Up to a couple of decades ago families always had Sundays to reunite, catch up and reload.
Sunday was the day to spend time together, eat together, relax and watch favorite shows together. This was the time before mobile devices and multi TVs in each of our homes.
The balance of the week was crammed with work and chores for adults and school and extra-curricular activities for the children. I remember Saturdays were shopping and errand days. My many memories of our Sundays are how we spent the day experiencing music together. I remember Dad taking one of us on his motorcycle for a ride or driving the family-full car from one relative to another.
One of the defining factors for me which represented the end of the weekend was the TV show “Tiny Talent Time”, which aired at 5 o’clock Sunday afternoon.
Those days were full of wonderful times and the Sundays consisting of time with family and great friends –
and eating together.
Sundays Are No Longer for Rest
I think a major change which changed the landscape of these experiences was the introduction of Sunday shopping. Once Sunday shopping replaced family church time for many people, it offered the public the opportunity to spend Sundays running around stores in search of fulfilling our consumer experience. The word “consumer” is not a sexy word for shopping. From a small age since the 1980s “Greed Is Good” mentality, we are taught to respond to big business advertising and to consume, consume and consume. And not only on Valentine’s, Halloween, or Christmas, but every single day, including Sunday.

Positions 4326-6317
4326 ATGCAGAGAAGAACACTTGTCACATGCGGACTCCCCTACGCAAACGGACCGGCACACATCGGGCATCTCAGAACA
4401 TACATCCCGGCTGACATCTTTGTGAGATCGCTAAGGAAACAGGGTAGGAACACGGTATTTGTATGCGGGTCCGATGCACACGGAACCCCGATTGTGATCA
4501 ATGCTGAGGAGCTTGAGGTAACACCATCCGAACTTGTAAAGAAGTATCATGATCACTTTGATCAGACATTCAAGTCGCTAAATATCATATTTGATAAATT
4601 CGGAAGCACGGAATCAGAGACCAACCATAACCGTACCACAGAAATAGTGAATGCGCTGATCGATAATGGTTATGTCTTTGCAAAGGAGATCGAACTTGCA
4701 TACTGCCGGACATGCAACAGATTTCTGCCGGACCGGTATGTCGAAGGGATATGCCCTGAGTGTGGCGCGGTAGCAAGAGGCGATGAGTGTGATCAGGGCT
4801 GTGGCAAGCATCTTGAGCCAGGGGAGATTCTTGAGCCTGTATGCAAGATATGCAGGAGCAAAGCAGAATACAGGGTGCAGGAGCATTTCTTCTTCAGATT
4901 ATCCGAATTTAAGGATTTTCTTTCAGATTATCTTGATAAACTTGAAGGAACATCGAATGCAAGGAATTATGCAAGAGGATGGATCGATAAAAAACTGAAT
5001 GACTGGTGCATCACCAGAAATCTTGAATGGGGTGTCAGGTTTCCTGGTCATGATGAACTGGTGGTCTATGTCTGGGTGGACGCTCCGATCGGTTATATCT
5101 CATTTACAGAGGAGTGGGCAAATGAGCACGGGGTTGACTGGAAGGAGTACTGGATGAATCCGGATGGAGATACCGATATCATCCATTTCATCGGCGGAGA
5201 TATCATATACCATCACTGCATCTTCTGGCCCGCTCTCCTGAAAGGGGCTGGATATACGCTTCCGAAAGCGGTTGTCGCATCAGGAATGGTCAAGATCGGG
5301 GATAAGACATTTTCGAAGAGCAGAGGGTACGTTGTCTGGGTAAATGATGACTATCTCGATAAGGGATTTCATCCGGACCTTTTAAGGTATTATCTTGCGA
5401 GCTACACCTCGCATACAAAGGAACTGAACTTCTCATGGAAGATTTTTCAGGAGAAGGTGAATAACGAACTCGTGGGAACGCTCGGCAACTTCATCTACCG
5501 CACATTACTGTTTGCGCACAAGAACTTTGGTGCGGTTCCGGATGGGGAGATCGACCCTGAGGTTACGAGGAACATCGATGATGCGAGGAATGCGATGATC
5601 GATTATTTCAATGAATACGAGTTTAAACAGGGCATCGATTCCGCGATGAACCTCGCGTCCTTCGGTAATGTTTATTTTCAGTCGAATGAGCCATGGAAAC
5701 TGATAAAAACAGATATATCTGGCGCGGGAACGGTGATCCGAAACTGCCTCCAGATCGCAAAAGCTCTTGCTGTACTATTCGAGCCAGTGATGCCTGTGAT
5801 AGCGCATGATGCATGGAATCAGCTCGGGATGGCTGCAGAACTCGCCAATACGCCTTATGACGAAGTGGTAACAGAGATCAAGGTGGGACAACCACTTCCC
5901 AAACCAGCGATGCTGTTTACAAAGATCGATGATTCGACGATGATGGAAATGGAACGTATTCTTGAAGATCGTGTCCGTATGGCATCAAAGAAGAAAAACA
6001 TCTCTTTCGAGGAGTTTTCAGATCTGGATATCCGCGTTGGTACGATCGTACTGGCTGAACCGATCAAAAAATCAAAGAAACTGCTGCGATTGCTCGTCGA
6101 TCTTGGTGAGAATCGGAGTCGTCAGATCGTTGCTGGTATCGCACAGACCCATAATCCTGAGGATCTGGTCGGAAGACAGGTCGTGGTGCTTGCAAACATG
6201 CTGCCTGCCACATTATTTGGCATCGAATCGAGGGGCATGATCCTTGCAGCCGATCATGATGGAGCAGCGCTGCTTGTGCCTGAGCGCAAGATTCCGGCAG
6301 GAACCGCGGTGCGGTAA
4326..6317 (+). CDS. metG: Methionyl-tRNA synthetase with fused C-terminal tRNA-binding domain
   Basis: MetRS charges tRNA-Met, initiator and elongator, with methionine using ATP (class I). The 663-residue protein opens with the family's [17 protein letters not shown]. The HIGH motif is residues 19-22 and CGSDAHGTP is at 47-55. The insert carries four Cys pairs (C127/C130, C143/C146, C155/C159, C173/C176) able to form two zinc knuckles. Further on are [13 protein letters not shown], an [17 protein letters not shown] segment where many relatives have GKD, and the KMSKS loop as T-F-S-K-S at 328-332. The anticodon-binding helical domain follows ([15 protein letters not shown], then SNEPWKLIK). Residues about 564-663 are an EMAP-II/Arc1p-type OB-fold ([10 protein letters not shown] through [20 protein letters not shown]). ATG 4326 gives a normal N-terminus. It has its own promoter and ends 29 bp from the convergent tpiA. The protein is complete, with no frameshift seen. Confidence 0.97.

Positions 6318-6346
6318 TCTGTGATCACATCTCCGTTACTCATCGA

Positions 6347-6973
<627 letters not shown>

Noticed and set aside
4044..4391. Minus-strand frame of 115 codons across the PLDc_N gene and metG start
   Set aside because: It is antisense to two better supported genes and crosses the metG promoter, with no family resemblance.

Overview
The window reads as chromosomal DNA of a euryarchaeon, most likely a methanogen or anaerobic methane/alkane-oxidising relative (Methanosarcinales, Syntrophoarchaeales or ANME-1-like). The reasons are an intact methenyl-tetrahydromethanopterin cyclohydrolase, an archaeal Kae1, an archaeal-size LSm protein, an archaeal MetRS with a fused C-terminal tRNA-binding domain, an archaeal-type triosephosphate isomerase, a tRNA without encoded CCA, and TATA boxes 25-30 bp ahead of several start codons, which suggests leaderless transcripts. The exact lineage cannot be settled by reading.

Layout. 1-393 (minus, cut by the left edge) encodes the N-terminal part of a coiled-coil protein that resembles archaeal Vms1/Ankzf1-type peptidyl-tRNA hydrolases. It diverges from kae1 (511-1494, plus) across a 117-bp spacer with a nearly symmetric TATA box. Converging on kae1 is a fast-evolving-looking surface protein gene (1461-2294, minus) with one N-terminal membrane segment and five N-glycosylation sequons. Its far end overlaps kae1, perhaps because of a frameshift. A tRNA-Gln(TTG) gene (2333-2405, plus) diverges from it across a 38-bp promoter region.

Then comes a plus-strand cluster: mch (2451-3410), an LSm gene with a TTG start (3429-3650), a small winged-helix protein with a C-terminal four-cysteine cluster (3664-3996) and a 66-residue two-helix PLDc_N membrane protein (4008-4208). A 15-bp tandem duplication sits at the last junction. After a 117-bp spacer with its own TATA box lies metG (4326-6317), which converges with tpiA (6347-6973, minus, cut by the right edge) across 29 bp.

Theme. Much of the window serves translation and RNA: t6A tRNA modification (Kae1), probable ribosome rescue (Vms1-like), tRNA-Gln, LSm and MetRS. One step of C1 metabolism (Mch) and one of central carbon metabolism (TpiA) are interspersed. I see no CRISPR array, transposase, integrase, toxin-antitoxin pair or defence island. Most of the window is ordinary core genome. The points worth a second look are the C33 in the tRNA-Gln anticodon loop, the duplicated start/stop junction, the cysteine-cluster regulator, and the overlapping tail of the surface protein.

I believe initiating Sunday shopping has torn and shredded the fabric of the family experience.
Without it we would collectively experience more time together and as Jack Nicholson stated in the movie ‘As Good As It Gets’, “We all experience great times as kids. There were always those times we had trips to the lake. Days that included good times and noodle salad. Yes, good times and noodle salad”.
Over the past two generations the ability to buy food or anything else at any time of any day has cheated us of the chance to take the rest day our bodies and minds need. When is the last time you spent a whole day or even half a day just lazing around, playing games or had a movie night?
What you can do to help yourself and your family
1) Stay In On Sunday – Stay In Touch with Each Other
Try a Sunday without any shopping. Oh, and maybe even leave the cell phone in the bedroom for the day. It may be difficult to do this cold turkey, but even a few hours spent mobile device and shopping free will rejuvenate your own and your family’s emotional health.
2) If you have small children, make a good example before restricting their electronics use. Start with a couple of hours on a Sunday when you all share a home-made pancake at your kitchen table and be prepared for some discomfort – your own and your family’s.
Visualise your three-year-old enjoying his passion for books growing into relishing spending time reading to himself as he grows older.
3) Go for a short or long walk in nature – either alone or together with your family, enjoy the here and now, and leave your Action and To-Do-Lists for the other six days of the week.
4) Take it slow one weekend at a time, and build it up; the ingrained habits shared by millions of people throughout the Western world will not be easy to change or adjust, but it will be so worth it over the short and the long term.
Imagine your tween or teenage daughter sharing (even if grudgingly at first) about what her week has been like.
5) If you have no choice but to work on Sunday, change your rest day and even arrange for one family evening together.
The number one regret expressed on people’s death bed is “I wish we had more time to spend together.” Do not live a life which may have you think or say this one day.
Keep life sweet.
Take the time now. While you have it!
Pack the cars with family and friends and head to that lake. Oh, and be sure you remember the noodle salad.
Author of Love, Care and Share